Collaboration with the National Australia Day Council (NADC) was extended in 2014–15, with an exhibition of treasured objects belonging to the state recipients of the Australian of the Year awards. The exhibition, funded through a partnership with the NADC, was an eloquent statement of the contributions of remarkable Australians to our national life. None of the people who attended the exhibition launch will ever forget the moving testimony of each of the winners in conversation with the Chief Executive Officer of the NADC, Jeremy Lasek. In addition, the second year of the collaborative social media project, Australia Day Your Way, saw more than 140,000 posts by people marking our national day, wherever they were. The Museum curated a ‘live exhibition’ of the best photographs sent in via Twitter, over the course of 48 hours, as Australia Day was celebrated around the world.

The emphasis on digital products is an increasingly important part of the Museum’s core business. A virtual tour of our site in Canberra is now available to people everywhere, courtesy of our virtual site in the Google Cultural Institute. We have also contributed a selection of collection highlights and two virtual exhibitions to the online Institute, which offers a window into the work and collections of the National Museum, alongside other great museums and collections round the world. At the same time, the Museum produced key digital products related to the First World War, to the Defining Moments project, and to the forthcoming Encounters exhibition. Our new multimedia experience for children, Kspace, was also completed in the course of the year, and a digital tour of the Museum is now available via an ‘app’ for people using mobile devices at our Canberra site. If they prefer, visitors can borrow a portable screen device pre-loaded with this content from the Museum. Given our strategic ambition to grow audiences through the innovative use of digital communications technologies, we are very pleased that web visitation performed 30 per cent above the target for the financial year.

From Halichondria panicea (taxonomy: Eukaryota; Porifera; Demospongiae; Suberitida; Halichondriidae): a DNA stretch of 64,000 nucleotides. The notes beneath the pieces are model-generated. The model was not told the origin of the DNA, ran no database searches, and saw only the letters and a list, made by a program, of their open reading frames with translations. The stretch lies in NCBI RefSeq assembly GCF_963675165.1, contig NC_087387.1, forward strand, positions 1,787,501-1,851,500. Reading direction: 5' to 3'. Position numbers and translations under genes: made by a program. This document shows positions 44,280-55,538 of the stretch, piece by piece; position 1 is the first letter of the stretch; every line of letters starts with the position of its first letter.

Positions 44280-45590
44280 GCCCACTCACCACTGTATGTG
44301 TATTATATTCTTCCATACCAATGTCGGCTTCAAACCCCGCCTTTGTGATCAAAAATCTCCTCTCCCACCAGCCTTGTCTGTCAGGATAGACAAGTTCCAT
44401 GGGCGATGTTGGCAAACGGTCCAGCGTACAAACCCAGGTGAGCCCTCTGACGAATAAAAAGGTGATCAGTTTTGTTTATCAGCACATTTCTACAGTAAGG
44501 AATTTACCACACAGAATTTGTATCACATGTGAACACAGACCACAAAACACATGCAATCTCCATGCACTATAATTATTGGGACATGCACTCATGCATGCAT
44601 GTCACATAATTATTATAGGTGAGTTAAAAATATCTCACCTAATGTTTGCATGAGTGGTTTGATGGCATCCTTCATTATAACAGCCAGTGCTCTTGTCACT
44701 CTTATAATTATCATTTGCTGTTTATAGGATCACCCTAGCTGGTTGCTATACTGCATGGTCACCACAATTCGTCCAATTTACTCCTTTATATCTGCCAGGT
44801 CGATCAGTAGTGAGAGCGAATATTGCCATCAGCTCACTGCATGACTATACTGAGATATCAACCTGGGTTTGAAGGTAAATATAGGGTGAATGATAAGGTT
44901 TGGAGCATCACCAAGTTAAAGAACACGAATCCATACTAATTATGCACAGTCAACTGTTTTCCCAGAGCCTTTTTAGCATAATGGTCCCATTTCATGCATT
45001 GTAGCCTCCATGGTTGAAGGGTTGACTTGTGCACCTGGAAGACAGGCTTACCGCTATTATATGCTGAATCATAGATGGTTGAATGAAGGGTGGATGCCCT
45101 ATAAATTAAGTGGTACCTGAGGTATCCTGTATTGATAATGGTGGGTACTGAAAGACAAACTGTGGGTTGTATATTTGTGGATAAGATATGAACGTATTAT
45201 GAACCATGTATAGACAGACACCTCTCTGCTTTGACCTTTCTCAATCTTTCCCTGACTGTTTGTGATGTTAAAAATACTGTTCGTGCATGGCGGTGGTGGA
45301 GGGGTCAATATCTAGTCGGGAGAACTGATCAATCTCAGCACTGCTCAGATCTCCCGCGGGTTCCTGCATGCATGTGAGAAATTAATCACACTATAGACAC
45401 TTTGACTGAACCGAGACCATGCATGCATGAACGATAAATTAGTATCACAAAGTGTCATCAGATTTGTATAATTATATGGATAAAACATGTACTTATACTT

The focus on collaboration and partnerships has encouraged us to forge agreements with key institutions at home and overseas, including with the National Museum of Singapore, the Muséum d’Histoire Naturelle du Havre, France, and with the National Film and Sound Archive and Australian Institute for Aboriginal and Torres Strait Islander Studies, Canberra.

In addition, we have recommitted to memorandums of understanding with the National Museum of China, Beijing, and the British Museum, London. The agreement with the British Museum saw the launch, in April 2015, of a landmark exhibition Indigenous Australia: Enduring Civilisation, the counterpart of an exhibition that will open at the National Museum in November 2015. At the heart of both exhibitions are rare, precious collections held at the British Museum of artefacts from Indigenous Australian communities. The exhibition was opened in London by His Royal Highness the Prince of Wales, Prince Charles,and attended by Aboriginal and Torres Strait Islander leaders. This project has inspired a strong and sustained debate about the character of the Australian past, in ways that are expressly part of the Museum’s responsibility to support debate and discussion about our history.

As always, none of the Museum’s achievements in the past financial year would have been possible without the commitment and support of the staff and volunteers of the organisation. Time and again, they have shouldered responsibility to extend and improve our programs, in sometimes challenging circumstances that demanded invention and creativity in professional practice. Moreover, the staff and volunteers have enjoyed the great support and encouragement of the Council of the National Museum of Australia, which has been ready throughout the year both to challenge and commend the organisation on its programs and results. The Museum has also farewelled an extremely popular Chair of Council, Mr Daniel Gilbert AM, who gave a great deal to the organisation during his six years at the helm. Council members Professor Andrea Hull AO, Mr John Morse AM, and Dr Barbara Piscitelli AM also finished their second terms on Council and each has made an exceptional contribution to the life of the Museum.

The Museum also thanks the staff of the Ministry for the Arts, and the Attorney-General and Minister for the Arts, Senator the Hon George Brandis QC, for their great help and assistance throughout the year. I also thank the Friends of the Museum, who are deeply committed to the life of the organisation, and provide great support and advocacy on our behalf. We owe them and our greatest asset — our visitors — a debt of gratitude for their continued interest in, and commitment to, the National Museum of Australia.

Thank you all,

Dr Mathew Trinca,
Director, National Museum of Australia
August 2015